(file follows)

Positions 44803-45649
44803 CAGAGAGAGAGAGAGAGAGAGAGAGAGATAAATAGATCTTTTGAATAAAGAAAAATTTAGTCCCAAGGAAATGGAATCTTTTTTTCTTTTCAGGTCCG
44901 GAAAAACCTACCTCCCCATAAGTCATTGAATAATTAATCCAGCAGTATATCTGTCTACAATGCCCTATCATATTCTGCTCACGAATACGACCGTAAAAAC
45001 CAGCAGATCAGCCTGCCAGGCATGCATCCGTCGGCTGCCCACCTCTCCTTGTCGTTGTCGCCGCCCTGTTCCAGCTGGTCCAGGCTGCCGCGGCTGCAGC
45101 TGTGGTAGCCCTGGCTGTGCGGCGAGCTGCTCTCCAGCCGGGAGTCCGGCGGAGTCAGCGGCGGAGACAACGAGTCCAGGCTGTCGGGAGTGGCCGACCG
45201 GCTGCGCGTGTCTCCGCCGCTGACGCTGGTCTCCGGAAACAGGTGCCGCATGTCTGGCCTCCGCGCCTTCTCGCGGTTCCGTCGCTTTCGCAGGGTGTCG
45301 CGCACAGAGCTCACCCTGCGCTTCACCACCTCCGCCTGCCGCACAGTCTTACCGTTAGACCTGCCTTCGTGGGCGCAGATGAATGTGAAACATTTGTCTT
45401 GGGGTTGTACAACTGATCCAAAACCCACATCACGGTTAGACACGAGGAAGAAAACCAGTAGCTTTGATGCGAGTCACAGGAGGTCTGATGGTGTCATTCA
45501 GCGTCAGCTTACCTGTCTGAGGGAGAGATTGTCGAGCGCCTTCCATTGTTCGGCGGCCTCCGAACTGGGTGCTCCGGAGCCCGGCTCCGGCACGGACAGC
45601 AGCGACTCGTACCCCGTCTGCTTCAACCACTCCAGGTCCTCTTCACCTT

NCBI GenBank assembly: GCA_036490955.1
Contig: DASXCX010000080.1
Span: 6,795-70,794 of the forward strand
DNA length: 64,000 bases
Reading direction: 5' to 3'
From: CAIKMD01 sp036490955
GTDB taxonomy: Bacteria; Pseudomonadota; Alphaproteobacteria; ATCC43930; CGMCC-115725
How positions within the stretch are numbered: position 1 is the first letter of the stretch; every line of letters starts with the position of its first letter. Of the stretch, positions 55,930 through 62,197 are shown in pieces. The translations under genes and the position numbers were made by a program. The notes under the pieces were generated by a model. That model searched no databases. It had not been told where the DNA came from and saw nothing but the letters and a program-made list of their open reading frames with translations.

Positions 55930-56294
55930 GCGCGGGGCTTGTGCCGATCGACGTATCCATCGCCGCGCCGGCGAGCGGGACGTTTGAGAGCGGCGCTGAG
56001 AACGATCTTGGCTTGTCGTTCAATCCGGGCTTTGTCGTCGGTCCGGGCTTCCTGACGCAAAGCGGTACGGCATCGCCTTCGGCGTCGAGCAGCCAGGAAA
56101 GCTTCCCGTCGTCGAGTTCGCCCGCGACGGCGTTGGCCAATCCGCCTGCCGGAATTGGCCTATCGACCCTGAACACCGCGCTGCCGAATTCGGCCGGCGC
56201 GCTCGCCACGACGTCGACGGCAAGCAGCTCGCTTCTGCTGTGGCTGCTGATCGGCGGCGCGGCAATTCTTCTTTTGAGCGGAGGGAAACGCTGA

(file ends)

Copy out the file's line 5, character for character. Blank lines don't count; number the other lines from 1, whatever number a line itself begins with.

45101 TGTGGTAGCCCTGGCTGTGCGGCGAGCTGCTCTCCAGCCGGGAGTCCGGCGGAGTCAGCGGCGGAGACAACGAGTCCAGGCTGTCGGGAGTGGCCGACCG